Donald Roberts, Sr., was prying off molding from a wall in his hurricane-ravaged home when a piece broke loose and hit him, embedding a nail in his arm. He pulled out the nail and headed to a temporary emergency hospital in downtown New Orleans for a checkup and a tetanus shot, just in case.
Health officials say accidents like Roberts' and the explosion of mold in homes and buildings pose the biggest health risks in Gulf Coast areas hit by hurricanes Katrina and Rita. The disease outbreaks feared earlier didn't happen in the weeks after the storms.
Roberts says his one-story home was filled with eight feet of water after Katrina and needs to be gutted. While waiting for his insurance payments, he's ripping out the walls himself.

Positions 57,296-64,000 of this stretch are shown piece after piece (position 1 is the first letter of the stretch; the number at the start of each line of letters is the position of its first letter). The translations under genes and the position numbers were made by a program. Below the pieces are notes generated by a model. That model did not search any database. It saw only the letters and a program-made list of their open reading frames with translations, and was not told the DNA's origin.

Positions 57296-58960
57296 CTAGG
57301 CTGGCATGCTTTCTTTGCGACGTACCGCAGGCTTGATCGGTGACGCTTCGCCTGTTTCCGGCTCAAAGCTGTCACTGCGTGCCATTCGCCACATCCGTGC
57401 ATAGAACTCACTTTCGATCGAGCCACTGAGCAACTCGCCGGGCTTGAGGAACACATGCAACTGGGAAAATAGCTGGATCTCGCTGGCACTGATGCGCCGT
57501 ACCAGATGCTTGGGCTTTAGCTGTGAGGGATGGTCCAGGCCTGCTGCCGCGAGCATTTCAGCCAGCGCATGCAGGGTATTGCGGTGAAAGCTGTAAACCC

In the days after Katrina hit, there were dire predictions of disease outbreaks from contaminated floodwaters, unsanitary living conditions and mosquitoes breeding in the hot and humid coastal climate.
Dr. Pierre Buekens, dean of Tulane's School of Public Health and Tropical Medicine, says the infectious disease risk was blown out of proportion, but the mental health risks and accidents were understated.